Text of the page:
The whole thing is baffling. Unless my sandwiches are getting laced with glass shards I really have no idea how this keeps happening to me.

Yes, I have a weird problem. This one is particularly wacky, but I have a lot of problems that other people don’t have in addition to the standard boring problems of the majority.

It’s OK to be weird.

It’s normal to have problems that are abnormal. Everyone’s experience is different. Naturally, the problems around our unique experiences can be just as unique, and odd.

We’re all weirdos.

Don’t get me wrong, it feels great when we meet people who are going through the same things as we are. It’s a powerful thing. However, we can take solace in knowing that our weirdness unites us, even if we’re weird in slightly different ways.

It’s easy to feel like we’re broken and fucked up in some way. The funny thing is that everybody feels like that. Doesn’t mean we are of course, but the feeling is a common one nevertheless.

Finding others who share the same struggles is huge in overcoming those struggles. Finding your tribe, or community, is extremely powerful. We can overcome tough struggles much easier as a group than we can on our own.

I want to help you find your tribe.

I am now accepting applications for my online coaching group. The group will be a community of fit folks looking to get leaner in a non-obsessive, sustainable way. No yoyo dieting, no strict dietary restrictions, just healthy, stress-free habits.

Coaching will begin on January 15 and spots are limited. Fill out a short application  to reserve your spot.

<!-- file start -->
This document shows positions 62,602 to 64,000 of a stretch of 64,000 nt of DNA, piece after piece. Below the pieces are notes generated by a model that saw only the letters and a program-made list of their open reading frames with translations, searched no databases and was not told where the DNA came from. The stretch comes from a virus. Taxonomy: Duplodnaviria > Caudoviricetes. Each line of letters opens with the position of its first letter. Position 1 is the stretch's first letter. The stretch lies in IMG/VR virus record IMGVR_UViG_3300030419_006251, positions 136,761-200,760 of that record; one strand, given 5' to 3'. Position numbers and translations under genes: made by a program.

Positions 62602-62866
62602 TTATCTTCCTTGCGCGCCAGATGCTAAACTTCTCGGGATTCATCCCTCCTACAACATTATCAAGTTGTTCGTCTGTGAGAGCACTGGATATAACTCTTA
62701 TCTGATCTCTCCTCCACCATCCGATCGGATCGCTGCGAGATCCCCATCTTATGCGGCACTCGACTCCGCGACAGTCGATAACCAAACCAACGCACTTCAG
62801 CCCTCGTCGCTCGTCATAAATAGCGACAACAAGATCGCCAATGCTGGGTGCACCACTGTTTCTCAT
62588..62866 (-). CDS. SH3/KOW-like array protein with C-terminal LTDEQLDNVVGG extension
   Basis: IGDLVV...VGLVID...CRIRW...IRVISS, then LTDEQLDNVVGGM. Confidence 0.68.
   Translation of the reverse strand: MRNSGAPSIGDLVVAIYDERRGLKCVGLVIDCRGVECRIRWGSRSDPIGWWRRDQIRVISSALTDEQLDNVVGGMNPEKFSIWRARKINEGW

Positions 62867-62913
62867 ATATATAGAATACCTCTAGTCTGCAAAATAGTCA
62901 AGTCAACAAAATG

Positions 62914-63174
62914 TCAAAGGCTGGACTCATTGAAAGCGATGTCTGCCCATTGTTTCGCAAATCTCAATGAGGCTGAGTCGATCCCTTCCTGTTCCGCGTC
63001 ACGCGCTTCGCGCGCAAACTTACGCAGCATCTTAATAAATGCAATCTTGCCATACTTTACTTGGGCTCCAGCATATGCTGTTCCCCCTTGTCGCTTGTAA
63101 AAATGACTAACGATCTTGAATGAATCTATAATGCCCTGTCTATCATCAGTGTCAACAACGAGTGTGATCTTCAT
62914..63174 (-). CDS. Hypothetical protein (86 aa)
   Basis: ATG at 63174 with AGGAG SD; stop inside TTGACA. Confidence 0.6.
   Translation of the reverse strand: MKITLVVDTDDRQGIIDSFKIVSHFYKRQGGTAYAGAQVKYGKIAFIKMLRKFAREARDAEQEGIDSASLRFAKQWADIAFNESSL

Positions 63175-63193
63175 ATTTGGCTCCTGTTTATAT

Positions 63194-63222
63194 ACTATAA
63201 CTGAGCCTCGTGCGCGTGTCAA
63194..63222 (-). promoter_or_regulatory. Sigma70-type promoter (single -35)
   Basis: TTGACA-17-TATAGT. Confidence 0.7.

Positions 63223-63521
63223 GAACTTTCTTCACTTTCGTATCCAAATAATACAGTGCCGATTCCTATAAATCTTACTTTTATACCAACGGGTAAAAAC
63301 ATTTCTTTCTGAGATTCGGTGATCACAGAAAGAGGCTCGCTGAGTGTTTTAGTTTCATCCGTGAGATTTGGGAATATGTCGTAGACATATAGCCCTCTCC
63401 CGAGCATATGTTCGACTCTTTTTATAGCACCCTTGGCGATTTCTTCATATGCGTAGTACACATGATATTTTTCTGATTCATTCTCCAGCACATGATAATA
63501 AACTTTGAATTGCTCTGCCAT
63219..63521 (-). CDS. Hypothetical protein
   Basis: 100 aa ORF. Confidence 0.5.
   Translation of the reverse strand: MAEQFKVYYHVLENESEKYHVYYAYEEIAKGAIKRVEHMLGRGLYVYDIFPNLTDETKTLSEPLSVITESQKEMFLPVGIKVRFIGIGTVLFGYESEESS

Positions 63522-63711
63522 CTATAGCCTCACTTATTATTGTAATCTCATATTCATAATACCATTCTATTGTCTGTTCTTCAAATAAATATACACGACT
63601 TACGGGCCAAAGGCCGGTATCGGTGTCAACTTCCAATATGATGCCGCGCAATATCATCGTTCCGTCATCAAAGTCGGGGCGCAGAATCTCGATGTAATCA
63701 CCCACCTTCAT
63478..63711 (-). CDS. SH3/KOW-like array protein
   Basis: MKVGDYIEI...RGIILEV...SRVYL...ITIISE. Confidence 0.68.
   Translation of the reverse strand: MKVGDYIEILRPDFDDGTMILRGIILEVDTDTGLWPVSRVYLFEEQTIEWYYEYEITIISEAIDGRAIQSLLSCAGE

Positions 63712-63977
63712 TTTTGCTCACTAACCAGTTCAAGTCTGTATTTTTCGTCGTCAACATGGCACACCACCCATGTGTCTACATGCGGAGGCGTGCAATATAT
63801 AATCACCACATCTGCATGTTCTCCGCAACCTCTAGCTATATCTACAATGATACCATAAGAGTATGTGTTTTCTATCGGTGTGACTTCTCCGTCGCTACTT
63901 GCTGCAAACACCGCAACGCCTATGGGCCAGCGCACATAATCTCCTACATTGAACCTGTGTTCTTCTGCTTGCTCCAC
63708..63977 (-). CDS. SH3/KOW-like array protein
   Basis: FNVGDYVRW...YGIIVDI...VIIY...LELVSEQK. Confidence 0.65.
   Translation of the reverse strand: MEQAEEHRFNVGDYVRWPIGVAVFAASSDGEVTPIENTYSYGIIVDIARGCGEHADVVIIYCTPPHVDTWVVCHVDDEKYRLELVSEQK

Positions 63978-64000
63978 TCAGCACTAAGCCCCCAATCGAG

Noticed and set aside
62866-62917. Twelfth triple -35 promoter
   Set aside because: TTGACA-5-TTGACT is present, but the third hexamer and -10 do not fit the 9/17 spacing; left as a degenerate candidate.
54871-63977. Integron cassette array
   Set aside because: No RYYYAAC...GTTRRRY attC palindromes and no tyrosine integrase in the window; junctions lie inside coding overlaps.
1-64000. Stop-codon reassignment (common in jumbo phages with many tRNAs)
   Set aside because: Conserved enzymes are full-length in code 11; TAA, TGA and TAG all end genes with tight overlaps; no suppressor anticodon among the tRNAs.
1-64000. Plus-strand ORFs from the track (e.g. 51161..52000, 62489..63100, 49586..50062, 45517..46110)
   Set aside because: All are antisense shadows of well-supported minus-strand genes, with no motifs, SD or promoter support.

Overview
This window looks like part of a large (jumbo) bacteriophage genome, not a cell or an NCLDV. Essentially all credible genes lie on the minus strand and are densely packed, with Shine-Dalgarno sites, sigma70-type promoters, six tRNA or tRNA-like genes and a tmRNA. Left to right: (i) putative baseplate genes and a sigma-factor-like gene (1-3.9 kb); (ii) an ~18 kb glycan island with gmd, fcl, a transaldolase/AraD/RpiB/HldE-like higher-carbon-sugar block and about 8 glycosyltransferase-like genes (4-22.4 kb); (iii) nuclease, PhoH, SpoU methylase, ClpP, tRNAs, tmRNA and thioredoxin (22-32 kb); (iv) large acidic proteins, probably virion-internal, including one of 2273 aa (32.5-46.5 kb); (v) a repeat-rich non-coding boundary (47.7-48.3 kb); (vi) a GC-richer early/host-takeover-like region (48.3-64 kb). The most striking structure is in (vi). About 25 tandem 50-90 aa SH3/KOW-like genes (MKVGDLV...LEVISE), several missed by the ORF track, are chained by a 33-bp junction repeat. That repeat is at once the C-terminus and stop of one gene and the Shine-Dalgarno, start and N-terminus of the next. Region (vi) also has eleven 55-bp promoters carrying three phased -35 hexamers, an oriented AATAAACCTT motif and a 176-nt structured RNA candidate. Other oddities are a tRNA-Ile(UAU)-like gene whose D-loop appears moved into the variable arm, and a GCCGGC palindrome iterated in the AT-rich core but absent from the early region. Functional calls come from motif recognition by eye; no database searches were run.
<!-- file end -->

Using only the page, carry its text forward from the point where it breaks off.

The Difference of Doing Things Differently

Different things work for different people at different times.

Whether or not something achieves the desired effect depends on where we are in that moment. For example, if I eat pizza everyday, cutting out pizza will have a huge impact on my physique, provided I don’t substitute the pizza with something equally energy dense(high calories/low satiety). However, if I eat pizza once a month, cutting out pizza will have virtually zero effect.

To give a strength training example, let’s say I want to deadlift more weight. I hear that strong hamstrings are the key to a strong deadlift. I start hitting my hamstrings really hard. After a month or so of beefing up my hammies, my deadlift weight goes up. Hooray!


However, that doesn’t mean this strategy will work for everyone. It will work for a deadlift that is stagnant because of weak hamstrings. But if the problem is core, grip, glute, or back strength, then hitting the hammies won’t yield the same benefit.

Whether or not a strategy works depends on where we are at. It’s quite possible to read a good article, try out the strategies provided, only to have them not work for you. Doesn’t mean the strategies don’t work, just that they weren’t written for you presently.

There are tons of articles that say this:

You aren’t making progress, because you don’t work hard enough.

And plenty of other articles that say this:

You aren’t making progress because you work too hard.

And they are both right. They are simply written for different people. It just depends on which end of the spectrum we fall on.

This is important to remember when experimenting with different methods. It’s frustrating to work hard on something and not progress. Especially if we’ve tried many different methods from seemingly reliable sources, it can seem hopeless, like we are broken. We aren’t broken, we just haven’t considered our context when focusing our efforts.